Net Neutrality

Matt Markgraf, WKMS

Net neutrality is back in the headlines after FCC Chairman Tom Wheeler announced his plans to present a 300-page document at a meeting later this month, which would reclassify 'broadband.' Under the current Telecommunications Act, there are multiple areas: telephone, broadcast, information. If the proposal passes, broadband would be reclassified from an information service to a telecom service. Michael Ramage, Associate Director for the Center for Telecommunications Systems Management at Murray State University, discusses the latest news, explains regulating web access as a public utility and what this might mean for consumers and communications companies on Sounds Good.

You'll find spinning wheels at the top of Netflix, Etsy, Foursquare and other top sites today, as they take part in Internet Slowdown Day. While sites won't slow down for real, participating Internet companies will be covered with the symbolic loading icons "to remind everyone what an Internet without net neutrality would look like," the organizers write on their website.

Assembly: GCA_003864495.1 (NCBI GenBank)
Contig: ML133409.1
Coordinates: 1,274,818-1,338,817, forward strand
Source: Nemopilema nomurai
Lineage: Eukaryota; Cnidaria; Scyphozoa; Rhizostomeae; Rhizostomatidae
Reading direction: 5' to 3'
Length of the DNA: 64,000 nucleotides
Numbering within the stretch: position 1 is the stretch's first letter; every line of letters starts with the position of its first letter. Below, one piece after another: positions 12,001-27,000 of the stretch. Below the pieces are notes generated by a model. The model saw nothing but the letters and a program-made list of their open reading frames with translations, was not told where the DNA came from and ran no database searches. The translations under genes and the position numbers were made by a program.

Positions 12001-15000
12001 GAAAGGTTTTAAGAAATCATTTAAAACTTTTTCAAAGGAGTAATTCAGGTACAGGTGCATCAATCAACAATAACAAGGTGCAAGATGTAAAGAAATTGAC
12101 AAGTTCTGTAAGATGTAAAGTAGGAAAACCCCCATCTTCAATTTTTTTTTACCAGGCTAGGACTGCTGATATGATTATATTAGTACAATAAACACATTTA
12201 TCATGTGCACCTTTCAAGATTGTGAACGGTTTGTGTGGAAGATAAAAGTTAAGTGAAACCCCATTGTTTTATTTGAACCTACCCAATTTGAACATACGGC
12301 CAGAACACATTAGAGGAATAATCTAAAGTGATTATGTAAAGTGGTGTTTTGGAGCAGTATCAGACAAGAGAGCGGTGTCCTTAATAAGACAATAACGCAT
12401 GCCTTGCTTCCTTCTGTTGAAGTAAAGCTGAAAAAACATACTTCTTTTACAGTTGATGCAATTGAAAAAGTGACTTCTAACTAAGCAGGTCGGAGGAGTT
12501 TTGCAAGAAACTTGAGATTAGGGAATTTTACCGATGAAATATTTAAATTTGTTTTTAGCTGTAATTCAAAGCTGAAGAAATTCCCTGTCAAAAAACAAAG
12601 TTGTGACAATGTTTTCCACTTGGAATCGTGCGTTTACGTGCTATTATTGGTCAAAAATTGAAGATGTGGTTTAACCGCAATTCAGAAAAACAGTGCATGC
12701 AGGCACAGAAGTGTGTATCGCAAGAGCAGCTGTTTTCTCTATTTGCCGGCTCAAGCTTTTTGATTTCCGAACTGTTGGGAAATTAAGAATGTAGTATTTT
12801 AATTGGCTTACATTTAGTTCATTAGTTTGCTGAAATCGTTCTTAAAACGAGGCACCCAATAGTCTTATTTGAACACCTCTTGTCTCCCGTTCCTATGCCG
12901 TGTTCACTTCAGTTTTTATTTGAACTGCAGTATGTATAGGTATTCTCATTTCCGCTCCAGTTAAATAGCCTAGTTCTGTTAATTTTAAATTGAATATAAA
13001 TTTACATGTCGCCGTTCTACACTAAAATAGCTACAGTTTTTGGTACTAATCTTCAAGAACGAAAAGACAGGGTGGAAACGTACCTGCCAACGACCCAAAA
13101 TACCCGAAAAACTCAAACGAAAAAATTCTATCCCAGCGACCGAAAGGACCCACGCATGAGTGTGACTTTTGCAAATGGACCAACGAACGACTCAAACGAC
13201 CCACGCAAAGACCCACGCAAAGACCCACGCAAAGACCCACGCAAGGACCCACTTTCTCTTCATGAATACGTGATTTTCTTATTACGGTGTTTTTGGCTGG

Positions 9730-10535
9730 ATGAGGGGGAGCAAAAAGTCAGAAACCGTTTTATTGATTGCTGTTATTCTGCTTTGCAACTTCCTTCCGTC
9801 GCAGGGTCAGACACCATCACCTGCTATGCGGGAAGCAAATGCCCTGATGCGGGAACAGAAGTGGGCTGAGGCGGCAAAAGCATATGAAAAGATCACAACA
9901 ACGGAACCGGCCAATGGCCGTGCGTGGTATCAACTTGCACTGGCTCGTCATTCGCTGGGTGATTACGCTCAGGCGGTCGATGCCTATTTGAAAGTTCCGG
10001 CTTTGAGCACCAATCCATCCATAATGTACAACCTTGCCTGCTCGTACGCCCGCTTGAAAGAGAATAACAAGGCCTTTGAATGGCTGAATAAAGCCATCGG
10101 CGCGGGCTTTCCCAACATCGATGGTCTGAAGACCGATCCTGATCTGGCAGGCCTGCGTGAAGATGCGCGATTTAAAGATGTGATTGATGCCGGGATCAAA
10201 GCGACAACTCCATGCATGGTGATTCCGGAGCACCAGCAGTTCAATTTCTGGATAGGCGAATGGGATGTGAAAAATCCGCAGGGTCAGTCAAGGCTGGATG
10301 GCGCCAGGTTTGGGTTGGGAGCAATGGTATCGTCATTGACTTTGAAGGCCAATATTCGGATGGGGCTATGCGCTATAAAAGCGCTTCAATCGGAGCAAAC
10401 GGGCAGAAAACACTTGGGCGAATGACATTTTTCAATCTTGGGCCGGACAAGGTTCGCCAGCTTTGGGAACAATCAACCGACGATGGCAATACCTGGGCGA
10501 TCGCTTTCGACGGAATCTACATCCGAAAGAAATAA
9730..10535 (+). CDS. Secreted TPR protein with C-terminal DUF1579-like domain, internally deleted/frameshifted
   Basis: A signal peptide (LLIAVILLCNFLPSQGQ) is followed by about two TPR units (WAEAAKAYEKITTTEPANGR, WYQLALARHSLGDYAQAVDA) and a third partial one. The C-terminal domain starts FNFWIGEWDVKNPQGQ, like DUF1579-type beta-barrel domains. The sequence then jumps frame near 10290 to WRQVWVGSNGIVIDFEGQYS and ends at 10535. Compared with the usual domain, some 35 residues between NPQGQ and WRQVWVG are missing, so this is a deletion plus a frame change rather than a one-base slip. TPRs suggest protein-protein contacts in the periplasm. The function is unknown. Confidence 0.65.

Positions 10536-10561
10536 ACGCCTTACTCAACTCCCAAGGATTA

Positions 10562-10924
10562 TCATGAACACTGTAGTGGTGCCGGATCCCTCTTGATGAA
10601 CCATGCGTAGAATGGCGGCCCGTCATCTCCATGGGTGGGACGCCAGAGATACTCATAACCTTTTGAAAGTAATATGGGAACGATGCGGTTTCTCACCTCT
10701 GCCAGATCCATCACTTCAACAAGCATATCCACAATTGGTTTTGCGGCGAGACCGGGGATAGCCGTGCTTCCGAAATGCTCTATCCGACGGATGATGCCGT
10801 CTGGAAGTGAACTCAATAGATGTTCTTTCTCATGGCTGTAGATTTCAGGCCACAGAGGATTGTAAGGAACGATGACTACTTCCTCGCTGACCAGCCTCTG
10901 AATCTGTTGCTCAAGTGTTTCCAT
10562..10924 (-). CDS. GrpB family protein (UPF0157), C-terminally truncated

The Federal Communications Commission announced last month that it would propose new rules. In a blog post, Chairman Tom Wheeler insists that the open Internet rules will help maintain what's called network neutrality. That is, making certain that your Internet provider doesn't give a faster connection to a service that can pay more.

The issue of net neutrality has seen a resurgence on across the internet again after the announcement that Netflix has agreed to pay Comcast to make its service run faster. The principle of net neutrality is that no internet service provider give favor to a particular company where, for example, the highest bidder could therefore throttle broadband connections. Murray State's Center for Telecommunications Systems Management Associate Director Michael RamageĀ talks about last week's FCC announcement of plans for new net neutrality rules on Sounds Good.